نتیجه گیری انگلیسی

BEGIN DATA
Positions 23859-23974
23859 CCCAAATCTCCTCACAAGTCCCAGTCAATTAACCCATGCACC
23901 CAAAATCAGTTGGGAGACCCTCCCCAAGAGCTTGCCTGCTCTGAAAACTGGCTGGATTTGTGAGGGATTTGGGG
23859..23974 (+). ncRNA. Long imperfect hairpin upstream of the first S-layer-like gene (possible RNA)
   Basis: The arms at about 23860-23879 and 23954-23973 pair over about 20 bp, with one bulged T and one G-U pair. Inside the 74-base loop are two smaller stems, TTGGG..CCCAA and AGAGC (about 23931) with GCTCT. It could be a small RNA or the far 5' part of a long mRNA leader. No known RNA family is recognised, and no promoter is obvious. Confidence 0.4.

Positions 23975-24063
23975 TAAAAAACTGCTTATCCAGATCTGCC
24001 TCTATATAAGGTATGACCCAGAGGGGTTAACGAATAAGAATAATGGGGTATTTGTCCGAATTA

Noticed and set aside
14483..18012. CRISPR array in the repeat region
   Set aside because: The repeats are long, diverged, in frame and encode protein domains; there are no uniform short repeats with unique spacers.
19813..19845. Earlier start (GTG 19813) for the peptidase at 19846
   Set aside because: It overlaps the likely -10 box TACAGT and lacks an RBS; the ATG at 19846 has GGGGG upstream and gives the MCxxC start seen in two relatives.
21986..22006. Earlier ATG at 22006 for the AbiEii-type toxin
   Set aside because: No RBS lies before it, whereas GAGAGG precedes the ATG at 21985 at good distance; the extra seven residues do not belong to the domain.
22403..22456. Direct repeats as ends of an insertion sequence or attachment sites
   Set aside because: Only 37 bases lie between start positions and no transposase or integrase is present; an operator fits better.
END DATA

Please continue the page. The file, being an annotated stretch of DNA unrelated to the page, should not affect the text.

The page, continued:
Findings Because the current analysis was motivated to unpack the stability of delinquent behavior over time, it was first important to observe the correlation between wave 1 delinquency and wave 4 criminal behaviors. The zero-order correlation between wave 1 and wave 4 criminal behavior was .21 and was statistically significant (p < .05, two-tailed test). The correlation indicated that respondents showed a moderate degree of stability in criminal behavior from adolescence (wave 1) to adulthood (wave 4). At the same time, however, a good deal of change occurred between the two observation periods—as evidenced by the correlation coefficient being below unity. Table 1 presents the parameter estimates from the ACE models that analyzed the wave 1 and the wave 4 criminal behavior measures separately. The table is split into two sections with the top section presenting the estimates for wave 1 delinquency and the bottom section presenting estimates for wave 4 criminal behavior. Looking first at the parameter estimates for the wave 1 delinquency measure, the table reveals that genetic influences explained a significant portion of the variance (h2 = .45). As for environmental influences, the shared environment did not have a significant impact on wave 1 delinquency (c2 = .00). Finally, the nonshared environment explained the majority of the variance in wave 1 delinquency (e2 = .55). Taken together, these findings indicate that genetic and nonshared environmental factors are important influences on wave 1 delinquency. Table 1. Univariate ACE Model Parameter Estimates Genetic Factors (A) Shared Environment (C) Nonshared Environment (E) Wave 1 Delinquency .45 .00 .55 (.39-.51) (.00-.00) (.49-.61) Wave 4 Criminal Behavior .36 .00 .64 (.23-.49) (.00-.00) (.51-.77) Note: 95% confidence interval in parentheses. Table options Turning to the ACE model results for the wave 4 criminal behavior variable (bottom portion of Table 1) we see a pattern of results that is similar to the wave 1 results. Specifically, genetic (h2 = .36) and nonshared environmental factors (e2 = .64) combined to explain all of the variance in wave 4 offending. The shared environment did not explain any of the variance in wave 4 criminal behavior (c2 = .00). Thus far, the results have indicated that genetic and nonshared environmental factors underlie delinquent behavior reported at wave 1 and criminal behavior reported at wave 4. These results are an important first step in establishing the relationship between wave 1 and wave 4 criminal behavior, but they do not reveal whether genetic and environmental factors underlie stability and changes in behavior over time. As was previously noted, there was a moderate degree of stability in delinquency from adolescence to adulthood, but there was also a high degree of change. The degree to which stability and changes in offending are influenced by genetic and environmental influences has yet to be determined. Table 2 presents parameter estimates gleaned from the bivariate Cholesky models. Parameter estimates for the stability in criminal behavior from wave 1 to wave 4 are presented separately from parameter estimates for changes in criminal behavior from wave 1 to wave 4. Upon observation of Table 2, one point is immediately obvious: genetic factors accounted for nearly all of the variance in the stability in offending. Specifically, genetic factors accounted for 97 percent of the stability in criminal behavior between wave 1 and wave 4.2 This means that criminal behavior that remained stable from wave 1 to wave 4 was almost completely due to genetic factors that influenced criminal behavior at both time points. In other words, the genetic factors that influenced wave 1 delinquency were also operating on wave 4 criminality.3 Table 2. Bivariate Cholesky Model Parameter Estimates for Stability and Change in Criminal Behavior from Wave 1 to Wave 4 Genetic Factors (A) Shared Environment (C) Nonshared Environment (E) Factors Accounting for Stability .97 .00 .03 (.65-1.00) (.00-.00) (.00-.34) Factors Accounting for Change .36 .00 .64 (.24-.49) (.00-.02) (.51-.76) Note: 95% confidence interval in parentheses. Table options Table 2 also reveals an interesting pattern of findings concerning the factors that account for changes in behavior over time. Specifically, genetic influences explained a significant portion of the changes in criminal behavior (h2 = .36). At the same time, nonshared environmental influences accounted for the majority of changes in criminal behavior (e2 = .64). 4 The final step of the analysis examined whether cross-sibling differences in wave 1 delinquency predicted wave 4 criminal behavior after controlling for genetic influences. The results from this analysis are presented in Table 3. After controlling for sources of population heterogeneity (i.e., genetic factors), cross-sibling differences in wave 1 delinquency were positively and significantly related to wave 4 criminal behavior. In other words, after controlling for genetic influences on wave 4 criminal behavior, the sibling who exhibited more delinquent behavior at wave 1 tended to report more criminal behavior at wave 4. This result is consistent with the Cholesky model results which revealed that the nonshared environment accounted for a portion (albeit, a small portion) of the stability in delinquent/criminal behavior. Table 3. Results from the DF Model Wave 4 Criminal Behavior b SE Genetic Factors .25* .06 Nonshared Environment - Wave 1 Delinquency .02* .01 *p < .05, two-tailed.